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Toffeesdad

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About Toffeesdad

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    Still wet behind the ears

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    Dave
  1. Our hound acted like that with gastritis, flagyl and Prilosec worked in a day or two. Good luck.
  2. We’re lucky Toffee walks over and gives us the intense stare... if we don’t take him out he barks, he’s loud.
  3. Smelly cheese, marshmallows, stinky salmon and sweet potato treats
  4. Our boy marked when we first brought him home and had to wear a belly band for a while. He still wants to over mark other dogs, but has learned that’s only ok outside. We had a few episodes of pooping in the house mostly if left alone too long. Best advice is treat him as though he’s a puppy. Outside every two hours and ten to fifteen minutes after eating. Praise him when he does his business outside. We were lucky in that our boy learned to bark when he wants out. It’s a process. It theyre smart dogs and learn fairly easily. Good luck.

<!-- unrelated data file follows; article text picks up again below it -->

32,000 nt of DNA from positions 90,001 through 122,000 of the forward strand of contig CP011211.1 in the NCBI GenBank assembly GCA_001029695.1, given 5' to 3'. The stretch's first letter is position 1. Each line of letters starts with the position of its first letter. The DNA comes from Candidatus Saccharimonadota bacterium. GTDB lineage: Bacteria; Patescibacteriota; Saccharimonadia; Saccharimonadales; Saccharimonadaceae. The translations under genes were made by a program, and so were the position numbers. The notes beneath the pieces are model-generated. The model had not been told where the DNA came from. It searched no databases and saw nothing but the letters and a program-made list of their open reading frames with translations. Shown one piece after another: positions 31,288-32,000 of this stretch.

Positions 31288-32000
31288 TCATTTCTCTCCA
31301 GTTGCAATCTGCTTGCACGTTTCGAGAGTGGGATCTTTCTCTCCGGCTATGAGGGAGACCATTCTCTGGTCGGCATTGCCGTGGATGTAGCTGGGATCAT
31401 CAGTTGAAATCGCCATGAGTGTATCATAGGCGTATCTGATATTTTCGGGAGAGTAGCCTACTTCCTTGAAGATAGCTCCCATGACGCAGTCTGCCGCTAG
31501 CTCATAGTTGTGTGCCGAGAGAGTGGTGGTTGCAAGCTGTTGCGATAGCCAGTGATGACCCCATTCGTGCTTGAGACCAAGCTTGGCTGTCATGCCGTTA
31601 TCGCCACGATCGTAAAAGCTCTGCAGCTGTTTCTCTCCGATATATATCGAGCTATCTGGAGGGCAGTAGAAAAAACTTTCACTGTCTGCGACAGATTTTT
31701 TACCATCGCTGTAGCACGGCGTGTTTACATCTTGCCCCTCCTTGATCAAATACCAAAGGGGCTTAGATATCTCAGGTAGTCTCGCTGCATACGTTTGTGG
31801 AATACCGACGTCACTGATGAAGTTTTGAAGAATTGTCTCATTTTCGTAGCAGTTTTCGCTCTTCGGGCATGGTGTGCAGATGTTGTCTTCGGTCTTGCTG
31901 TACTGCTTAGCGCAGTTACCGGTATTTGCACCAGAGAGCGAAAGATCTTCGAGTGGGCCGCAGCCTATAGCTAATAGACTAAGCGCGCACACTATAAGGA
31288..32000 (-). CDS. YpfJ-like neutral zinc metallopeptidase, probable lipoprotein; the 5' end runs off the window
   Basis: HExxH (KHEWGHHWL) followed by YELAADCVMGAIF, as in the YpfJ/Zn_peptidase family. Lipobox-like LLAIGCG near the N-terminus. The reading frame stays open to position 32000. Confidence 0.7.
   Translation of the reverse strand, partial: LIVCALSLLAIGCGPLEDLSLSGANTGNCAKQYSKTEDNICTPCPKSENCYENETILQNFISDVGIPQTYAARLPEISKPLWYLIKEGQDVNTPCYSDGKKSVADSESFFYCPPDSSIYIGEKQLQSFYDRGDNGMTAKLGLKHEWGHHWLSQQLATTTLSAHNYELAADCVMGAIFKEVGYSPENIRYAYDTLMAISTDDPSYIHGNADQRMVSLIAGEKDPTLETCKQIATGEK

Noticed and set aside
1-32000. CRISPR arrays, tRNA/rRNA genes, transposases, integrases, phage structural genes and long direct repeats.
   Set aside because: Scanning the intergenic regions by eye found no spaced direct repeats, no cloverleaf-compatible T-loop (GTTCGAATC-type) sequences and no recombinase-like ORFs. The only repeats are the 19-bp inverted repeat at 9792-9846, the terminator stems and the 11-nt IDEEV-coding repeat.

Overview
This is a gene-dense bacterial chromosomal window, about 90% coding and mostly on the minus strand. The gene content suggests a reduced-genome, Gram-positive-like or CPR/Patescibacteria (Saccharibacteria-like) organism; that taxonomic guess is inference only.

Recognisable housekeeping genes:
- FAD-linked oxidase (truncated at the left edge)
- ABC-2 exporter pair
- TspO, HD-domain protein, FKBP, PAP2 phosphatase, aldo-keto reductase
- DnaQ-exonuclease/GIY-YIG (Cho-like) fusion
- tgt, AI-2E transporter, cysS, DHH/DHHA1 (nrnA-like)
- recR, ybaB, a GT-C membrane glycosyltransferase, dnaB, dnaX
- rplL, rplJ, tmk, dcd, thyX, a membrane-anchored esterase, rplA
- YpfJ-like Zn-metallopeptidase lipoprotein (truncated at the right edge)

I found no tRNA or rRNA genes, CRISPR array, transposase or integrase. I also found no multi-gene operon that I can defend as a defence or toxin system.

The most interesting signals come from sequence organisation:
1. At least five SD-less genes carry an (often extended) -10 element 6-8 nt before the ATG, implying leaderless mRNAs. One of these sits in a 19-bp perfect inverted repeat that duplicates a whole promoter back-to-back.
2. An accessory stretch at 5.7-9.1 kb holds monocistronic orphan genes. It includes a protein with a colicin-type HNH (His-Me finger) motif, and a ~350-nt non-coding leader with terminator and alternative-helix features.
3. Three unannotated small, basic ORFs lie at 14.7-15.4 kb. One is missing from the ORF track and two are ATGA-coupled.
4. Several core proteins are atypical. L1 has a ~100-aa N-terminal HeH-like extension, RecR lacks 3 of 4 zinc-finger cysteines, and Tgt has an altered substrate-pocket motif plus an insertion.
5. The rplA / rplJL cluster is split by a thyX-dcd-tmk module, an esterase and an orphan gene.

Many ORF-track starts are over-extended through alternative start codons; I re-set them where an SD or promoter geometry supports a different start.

5. Our boy likes to play catch with an assortment of small stuffed toys, he lays on his bed and we gently toss the stuffiey to him. He catches them in his mouth and uh hmm chews and shakes and tries to mutilate them. Helps him burn up energy. We have hardwood floors so he has to be careful with zooming or he ends up skating.
  6. This may not be helpful but here are some human dementia tips you might consider to improve sleeping at night. In humans we say limit daytime naps, my hound has made napping an Olympic event, but perhaps scheduled activity to enhance their natural nap/activity cycles. Limit blue light for the last couple of hours before bed. Blue light is emitted by flat screens, iPads, iPhones etc. Melatonin approximately two hours before bedtime. Exposure to sunlight during the day or use full spectrum light bulbs. All of this, in humans, is to reinforce circadian rhythms which are integral in sleep wake cycles. Finally take care of yourself, Ruby needs you healthy and happy.